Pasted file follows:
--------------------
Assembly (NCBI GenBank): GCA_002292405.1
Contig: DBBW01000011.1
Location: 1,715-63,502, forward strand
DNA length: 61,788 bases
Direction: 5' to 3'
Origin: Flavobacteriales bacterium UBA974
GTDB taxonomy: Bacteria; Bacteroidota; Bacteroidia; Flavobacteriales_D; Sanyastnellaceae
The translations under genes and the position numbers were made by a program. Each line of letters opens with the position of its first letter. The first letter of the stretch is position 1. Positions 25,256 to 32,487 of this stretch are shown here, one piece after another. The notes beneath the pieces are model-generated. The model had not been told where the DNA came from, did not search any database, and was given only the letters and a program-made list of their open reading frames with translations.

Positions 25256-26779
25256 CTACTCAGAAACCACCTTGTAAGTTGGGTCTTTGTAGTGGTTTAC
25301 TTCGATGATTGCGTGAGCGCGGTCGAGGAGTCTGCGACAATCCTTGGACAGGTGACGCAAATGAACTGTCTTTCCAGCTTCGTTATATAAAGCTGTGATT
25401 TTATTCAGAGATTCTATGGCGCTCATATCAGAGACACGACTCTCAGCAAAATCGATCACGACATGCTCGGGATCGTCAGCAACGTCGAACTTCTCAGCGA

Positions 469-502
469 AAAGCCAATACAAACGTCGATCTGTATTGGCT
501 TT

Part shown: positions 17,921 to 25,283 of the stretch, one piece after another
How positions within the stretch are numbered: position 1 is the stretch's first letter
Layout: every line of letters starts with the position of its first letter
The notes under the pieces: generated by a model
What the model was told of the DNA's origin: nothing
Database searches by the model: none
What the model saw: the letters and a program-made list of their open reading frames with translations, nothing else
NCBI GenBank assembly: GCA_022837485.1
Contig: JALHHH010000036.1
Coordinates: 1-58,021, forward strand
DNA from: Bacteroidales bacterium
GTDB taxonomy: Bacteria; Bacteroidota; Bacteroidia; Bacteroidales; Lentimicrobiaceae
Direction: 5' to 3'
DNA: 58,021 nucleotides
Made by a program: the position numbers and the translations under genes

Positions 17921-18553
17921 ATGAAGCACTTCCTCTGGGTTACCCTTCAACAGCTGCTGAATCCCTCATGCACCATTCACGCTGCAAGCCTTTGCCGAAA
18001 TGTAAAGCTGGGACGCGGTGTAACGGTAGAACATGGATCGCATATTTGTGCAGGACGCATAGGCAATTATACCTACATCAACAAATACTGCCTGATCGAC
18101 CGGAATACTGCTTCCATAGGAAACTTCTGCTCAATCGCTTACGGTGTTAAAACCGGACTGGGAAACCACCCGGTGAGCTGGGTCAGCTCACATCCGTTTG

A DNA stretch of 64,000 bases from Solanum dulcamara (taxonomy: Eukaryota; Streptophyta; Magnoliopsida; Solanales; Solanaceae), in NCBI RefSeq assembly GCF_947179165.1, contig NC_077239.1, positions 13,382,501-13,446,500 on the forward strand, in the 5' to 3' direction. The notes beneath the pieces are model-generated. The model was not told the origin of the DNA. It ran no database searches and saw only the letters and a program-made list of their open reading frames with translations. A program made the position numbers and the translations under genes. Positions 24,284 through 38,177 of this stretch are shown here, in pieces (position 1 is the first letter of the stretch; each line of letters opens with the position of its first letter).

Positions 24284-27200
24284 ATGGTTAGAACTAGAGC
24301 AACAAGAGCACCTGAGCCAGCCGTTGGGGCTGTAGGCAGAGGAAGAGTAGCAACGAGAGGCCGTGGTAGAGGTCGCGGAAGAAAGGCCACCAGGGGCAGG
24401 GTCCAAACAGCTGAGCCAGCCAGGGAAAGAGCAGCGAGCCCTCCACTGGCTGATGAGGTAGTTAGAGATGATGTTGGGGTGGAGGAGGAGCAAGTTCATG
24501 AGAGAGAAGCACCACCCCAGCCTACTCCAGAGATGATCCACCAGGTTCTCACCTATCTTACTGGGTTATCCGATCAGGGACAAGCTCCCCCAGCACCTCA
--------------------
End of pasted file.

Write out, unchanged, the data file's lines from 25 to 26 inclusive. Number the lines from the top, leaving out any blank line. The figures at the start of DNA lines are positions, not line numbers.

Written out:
Coordinates: 1-58,021, forward strand
DNA from: Bacteroidales bacterium